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Prevent a Flipping Flop – 5 Mistakes House Flippers Make

Flipping houses has become a quickly growing fad through the 2000s with the variety of television shows and personalities like Chip and Joanna Gaines.  When don’t properly flipping homes can be a fun, exciting and lucrative adventure. However, if you aren’t a professional contractor or investor with the right support, flipping houses can be riddled with obstacles and setbacks. What are the most common mistakes house flippers make – and how can you avoid thee pitfalls?

Not enough time.

Gutting a house from floor to ceiling and even outside in the way of outdoor entertainment areas and landscaping can be an incredibly time-consuming venture.  With the permits you need, the materials to be brought in, demolition to happen and for all problems below the surface to be corrected, you can develop a timeline, but often times it can change.  In older homes, there may be problems with mold or questionable plumbing or wiring.  As you find these issues, they can stymie your progress and add to frustrations.  Then inspections must be made and depending on your location, your time to resell the flipped home has to be factored in as well.

Not enough skills.

The best folks to flip a home are the folks who already have the skills.  If their day job is already in contracting, carpentry, plumbing or laying carpet, the sweat equity in their flip jobs adds up.  This means that you aren’t paying for professional contractors to come out to complete every element of the renovation.  At the end of the day, that means more profit margin for you.

Not enough knowledge.

Picking the right property, in the right location, for the right price and investment requires a lot of a due diligence. Gentrification of many areas, especially in large cities like Houston, is spreading like wildfire, but applicable tax and zoning laws and specific permits in certain neighborhoods can be cost-prohibitive.  If house flipping isn’t your forte or you fail to not dot every I and cross every T before you start, even a stellar deal on a foreclosure in a great area can be a lot of work.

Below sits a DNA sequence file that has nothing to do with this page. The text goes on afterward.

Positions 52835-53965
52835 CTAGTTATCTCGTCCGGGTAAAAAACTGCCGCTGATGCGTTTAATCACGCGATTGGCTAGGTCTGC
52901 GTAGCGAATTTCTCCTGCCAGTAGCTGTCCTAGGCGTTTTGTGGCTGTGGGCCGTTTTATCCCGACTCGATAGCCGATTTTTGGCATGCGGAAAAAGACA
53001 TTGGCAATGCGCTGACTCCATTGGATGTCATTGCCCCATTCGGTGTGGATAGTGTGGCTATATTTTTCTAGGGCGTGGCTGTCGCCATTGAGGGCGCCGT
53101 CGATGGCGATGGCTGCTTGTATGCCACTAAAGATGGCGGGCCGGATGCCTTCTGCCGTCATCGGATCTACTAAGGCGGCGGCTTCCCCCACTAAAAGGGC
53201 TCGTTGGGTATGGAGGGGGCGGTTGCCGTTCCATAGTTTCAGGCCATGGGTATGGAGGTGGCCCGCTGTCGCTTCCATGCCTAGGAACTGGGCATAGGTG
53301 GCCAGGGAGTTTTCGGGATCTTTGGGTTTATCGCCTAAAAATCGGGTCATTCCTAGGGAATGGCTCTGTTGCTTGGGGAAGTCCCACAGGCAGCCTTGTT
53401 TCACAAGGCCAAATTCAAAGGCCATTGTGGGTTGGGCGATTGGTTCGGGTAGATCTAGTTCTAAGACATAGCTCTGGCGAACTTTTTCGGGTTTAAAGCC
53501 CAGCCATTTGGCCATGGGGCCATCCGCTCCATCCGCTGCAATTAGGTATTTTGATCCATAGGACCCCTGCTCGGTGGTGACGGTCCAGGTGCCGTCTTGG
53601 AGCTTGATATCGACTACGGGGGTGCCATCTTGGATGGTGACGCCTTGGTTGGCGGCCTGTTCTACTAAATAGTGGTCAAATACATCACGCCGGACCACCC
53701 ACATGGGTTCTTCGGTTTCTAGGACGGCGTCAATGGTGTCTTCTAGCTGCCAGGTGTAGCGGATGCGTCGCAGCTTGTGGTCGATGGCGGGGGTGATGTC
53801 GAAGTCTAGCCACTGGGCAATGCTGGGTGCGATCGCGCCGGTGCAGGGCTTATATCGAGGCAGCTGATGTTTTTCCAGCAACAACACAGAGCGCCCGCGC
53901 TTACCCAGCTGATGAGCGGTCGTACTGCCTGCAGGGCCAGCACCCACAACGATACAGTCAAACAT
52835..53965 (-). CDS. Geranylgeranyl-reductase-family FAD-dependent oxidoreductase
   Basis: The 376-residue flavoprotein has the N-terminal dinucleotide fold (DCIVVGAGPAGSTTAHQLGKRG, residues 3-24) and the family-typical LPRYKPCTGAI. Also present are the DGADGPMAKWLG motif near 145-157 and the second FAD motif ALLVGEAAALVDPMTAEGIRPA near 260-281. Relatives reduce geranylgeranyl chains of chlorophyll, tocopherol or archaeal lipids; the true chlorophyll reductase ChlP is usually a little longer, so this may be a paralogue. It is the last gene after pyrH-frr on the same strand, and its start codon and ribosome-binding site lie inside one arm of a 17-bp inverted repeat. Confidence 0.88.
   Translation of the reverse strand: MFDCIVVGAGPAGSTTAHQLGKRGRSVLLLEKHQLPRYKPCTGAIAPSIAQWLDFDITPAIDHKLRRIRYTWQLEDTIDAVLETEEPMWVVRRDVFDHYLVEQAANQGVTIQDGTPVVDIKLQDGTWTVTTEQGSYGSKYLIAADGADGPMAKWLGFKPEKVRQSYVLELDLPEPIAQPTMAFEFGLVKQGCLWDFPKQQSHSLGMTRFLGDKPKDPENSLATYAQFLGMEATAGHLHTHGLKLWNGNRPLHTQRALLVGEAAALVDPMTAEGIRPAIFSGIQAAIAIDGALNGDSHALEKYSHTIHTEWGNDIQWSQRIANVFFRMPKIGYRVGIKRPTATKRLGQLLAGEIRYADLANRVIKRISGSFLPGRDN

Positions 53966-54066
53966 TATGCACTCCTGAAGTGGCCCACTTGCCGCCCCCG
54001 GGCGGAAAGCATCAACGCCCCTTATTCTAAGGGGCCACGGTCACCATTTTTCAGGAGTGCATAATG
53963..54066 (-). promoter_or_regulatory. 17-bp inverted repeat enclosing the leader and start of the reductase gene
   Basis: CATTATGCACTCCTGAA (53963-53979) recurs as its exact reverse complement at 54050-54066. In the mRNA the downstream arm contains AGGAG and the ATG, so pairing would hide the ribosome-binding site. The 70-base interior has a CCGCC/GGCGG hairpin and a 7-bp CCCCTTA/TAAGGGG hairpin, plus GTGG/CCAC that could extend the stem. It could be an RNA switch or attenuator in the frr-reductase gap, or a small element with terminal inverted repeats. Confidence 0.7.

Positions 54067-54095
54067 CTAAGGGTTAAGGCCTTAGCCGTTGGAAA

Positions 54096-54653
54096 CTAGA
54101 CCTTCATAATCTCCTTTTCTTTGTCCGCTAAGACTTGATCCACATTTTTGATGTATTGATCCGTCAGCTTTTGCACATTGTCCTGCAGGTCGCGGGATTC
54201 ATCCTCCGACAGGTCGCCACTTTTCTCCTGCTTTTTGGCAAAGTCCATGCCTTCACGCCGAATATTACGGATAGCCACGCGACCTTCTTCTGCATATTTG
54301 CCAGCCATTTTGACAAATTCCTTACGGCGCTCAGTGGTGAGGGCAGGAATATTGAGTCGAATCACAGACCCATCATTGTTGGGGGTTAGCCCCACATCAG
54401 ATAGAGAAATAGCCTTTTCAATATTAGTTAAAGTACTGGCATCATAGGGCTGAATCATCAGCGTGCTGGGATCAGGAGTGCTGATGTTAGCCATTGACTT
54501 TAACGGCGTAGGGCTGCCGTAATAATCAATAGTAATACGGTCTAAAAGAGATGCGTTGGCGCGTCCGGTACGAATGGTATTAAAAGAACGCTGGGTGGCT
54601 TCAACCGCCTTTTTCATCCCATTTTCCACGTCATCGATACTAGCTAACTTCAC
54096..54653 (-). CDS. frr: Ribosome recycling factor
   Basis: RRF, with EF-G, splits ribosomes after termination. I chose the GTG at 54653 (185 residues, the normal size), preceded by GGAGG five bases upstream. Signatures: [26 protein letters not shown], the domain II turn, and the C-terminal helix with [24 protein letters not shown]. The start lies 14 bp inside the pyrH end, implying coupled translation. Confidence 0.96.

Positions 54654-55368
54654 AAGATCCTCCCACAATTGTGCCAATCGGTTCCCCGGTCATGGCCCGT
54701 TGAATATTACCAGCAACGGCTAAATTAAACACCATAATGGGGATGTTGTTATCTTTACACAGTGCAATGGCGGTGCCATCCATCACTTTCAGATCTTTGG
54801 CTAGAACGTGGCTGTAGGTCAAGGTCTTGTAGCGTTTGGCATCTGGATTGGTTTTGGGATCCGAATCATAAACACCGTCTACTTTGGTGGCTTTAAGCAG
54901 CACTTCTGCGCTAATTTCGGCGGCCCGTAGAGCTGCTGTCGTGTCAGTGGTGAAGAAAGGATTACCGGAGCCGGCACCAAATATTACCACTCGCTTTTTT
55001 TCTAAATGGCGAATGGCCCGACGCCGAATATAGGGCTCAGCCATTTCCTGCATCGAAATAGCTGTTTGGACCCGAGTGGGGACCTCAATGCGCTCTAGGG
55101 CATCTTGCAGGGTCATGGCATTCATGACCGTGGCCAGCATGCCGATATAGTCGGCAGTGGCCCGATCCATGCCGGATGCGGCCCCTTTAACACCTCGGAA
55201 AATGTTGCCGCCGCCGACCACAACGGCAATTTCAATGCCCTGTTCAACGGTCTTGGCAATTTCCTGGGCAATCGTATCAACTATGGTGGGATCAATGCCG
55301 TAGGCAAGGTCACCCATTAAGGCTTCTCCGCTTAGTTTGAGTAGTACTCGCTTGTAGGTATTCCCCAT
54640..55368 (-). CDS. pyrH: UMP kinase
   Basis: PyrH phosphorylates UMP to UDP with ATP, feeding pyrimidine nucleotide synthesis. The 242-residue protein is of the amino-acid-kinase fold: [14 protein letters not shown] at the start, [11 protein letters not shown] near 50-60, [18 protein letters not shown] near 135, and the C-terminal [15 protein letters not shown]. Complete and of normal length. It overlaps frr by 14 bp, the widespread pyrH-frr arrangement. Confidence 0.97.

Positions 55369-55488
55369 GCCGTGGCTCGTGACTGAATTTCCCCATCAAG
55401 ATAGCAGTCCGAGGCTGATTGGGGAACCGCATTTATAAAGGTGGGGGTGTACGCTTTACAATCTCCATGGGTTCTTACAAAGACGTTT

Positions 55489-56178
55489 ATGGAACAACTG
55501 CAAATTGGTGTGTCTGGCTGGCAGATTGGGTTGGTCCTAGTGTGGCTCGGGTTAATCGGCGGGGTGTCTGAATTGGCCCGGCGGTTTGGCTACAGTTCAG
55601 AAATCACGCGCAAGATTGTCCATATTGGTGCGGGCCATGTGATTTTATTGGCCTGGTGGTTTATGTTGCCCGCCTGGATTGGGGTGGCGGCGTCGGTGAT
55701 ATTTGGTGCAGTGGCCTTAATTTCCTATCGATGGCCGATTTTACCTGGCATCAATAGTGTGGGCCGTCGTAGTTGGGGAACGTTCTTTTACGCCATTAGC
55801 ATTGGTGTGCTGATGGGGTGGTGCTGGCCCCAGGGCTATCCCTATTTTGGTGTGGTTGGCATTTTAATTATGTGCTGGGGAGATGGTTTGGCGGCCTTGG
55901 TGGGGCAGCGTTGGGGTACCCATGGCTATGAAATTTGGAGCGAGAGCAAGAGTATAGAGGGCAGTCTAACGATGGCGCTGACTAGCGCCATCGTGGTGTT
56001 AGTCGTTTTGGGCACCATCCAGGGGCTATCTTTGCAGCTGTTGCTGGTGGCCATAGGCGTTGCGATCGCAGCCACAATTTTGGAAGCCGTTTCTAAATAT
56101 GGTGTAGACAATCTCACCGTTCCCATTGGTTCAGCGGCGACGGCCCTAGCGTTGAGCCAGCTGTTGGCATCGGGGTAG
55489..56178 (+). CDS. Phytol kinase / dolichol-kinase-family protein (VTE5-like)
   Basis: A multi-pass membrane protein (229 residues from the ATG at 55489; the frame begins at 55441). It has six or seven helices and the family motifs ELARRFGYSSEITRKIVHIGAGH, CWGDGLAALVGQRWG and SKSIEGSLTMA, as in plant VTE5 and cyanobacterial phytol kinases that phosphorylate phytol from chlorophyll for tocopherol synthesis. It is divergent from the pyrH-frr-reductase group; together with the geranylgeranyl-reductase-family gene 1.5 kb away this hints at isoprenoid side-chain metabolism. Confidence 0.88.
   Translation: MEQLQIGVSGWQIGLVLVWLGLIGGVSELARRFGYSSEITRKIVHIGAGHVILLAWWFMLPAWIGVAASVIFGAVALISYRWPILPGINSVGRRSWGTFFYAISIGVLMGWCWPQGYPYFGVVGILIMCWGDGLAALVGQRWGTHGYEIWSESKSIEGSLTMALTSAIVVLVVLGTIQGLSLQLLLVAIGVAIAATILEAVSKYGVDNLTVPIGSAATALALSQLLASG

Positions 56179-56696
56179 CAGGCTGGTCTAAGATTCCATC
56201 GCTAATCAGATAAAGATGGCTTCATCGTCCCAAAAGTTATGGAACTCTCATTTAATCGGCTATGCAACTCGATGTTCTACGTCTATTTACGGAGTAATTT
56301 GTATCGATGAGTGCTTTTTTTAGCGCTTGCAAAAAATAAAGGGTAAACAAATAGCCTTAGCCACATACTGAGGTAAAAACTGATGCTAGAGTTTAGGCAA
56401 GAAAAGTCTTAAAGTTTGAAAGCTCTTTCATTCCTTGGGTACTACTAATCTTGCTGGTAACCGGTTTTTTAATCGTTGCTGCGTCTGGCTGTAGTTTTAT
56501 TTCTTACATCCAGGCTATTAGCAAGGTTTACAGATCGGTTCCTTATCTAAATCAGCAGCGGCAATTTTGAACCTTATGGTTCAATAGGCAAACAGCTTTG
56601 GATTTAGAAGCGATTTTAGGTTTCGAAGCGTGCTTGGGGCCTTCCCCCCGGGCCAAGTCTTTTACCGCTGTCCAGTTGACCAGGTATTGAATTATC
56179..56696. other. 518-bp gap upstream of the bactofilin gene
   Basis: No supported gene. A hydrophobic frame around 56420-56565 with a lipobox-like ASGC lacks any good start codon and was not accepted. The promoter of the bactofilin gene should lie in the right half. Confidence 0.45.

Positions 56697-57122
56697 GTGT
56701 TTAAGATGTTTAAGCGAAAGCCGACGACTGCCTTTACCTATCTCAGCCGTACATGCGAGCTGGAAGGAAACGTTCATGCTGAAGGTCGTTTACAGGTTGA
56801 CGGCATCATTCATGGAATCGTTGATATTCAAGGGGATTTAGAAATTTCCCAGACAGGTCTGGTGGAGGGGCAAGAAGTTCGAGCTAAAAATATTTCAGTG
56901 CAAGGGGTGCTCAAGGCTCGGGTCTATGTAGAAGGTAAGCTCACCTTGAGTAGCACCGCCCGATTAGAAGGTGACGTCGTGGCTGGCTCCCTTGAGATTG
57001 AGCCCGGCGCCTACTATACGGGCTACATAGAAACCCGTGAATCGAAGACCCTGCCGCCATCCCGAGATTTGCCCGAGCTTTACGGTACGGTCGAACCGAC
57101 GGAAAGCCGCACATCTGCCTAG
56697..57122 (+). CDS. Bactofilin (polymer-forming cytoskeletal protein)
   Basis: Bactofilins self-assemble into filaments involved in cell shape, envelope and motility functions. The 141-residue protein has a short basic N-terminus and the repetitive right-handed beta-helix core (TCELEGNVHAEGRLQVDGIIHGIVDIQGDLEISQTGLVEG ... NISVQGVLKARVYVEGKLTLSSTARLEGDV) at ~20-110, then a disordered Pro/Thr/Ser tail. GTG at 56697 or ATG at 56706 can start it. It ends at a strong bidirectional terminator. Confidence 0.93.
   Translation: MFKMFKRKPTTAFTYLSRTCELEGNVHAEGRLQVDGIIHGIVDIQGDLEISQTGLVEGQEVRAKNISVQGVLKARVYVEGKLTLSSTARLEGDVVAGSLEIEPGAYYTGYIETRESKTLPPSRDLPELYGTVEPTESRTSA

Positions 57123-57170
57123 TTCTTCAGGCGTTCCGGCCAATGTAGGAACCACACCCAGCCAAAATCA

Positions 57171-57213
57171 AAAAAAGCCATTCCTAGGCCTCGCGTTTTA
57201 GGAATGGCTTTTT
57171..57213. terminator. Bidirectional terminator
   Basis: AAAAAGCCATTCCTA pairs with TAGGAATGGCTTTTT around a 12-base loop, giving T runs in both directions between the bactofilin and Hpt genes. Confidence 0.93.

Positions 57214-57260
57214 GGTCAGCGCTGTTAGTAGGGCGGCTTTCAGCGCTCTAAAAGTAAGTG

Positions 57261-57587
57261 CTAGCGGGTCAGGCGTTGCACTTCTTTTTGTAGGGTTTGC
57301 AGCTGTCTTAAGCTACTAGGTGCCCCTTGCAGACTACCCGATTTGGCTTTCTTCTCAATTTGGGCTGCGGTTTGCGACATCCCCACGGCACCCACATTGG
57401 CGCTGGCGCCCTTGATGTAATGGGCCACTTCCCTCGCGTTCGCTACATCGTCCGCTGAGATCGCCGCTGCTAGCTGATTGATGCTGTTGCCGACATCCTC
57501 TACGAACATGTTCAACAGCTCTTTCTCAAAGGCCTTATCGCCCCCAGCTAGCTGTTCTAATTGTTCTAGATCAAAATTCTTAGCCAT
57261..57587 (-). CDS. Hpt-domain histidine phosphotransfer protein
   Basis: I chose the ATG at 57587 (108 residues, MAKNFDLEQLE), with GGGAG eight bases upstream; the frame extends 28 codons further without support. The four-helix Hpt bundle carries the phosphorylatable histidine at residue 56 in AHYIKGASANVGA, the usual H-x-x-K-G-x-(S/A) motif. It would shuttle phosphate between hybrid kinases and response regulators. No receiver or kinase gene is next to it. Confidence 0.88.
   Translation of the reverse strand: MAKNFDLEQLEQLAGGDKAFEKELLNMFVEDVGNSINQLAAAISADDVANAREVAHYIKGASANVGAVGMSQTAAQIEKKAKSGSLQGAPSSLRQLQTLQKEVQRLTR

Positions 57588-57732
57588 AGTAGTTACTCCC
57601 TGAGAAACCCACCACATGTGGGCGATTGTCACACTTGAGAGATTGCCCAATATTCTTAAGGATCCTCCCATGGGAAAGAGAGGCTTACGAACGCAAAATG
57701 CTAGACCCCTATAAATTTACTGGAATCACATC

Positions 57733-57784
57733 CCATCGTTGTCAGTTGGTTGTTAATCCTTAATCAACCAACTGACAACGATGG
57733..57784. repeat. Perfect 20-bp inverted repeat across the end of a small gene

Not enough money.

Flipping homes can be a very expensive undertaking if you know what you’re doing or not. You have to have the money to purchase the property up front.  Then you need the capital to hire the contractors, secure the materials and permits, and handle any complications that crop up whether there is damage underneath the drywall or structural changes you didn’t foresee. Often times, a loan is required to complete the job, and interest has to be paid, depending on your financial standing. This doesn’t mean it’s not doable, but you should do plenty of research on your financing options before you commit.

Not enough patience.

If you are looking to get into the real estate and house flipping game, having the patience and doing the proper due diligence is absolutely necessary.  Pulling the trigger on a property prematurely can cause even more cost and problems down the road. Settling on a less-than-professional contractor can have you starting again from square one.  Trying to sell the completed project on your own without a professional realtor can be more of a hassle than it’s worth. If you take your time, plan, research and study, flipping homes can be a profitable business for you.  Doing things right the first time with these tips, however, can make it not just lucrative, but fun, creative and exciting.

In conclusion, the right research, questions, effort, creativity, and investment can make house flipping not just a fad or fun project but a great job in a steadily growing industry. Just make sure you have your plan set, budget realistically gauged and plenty of time and patience to complete the job.  Happy flipping!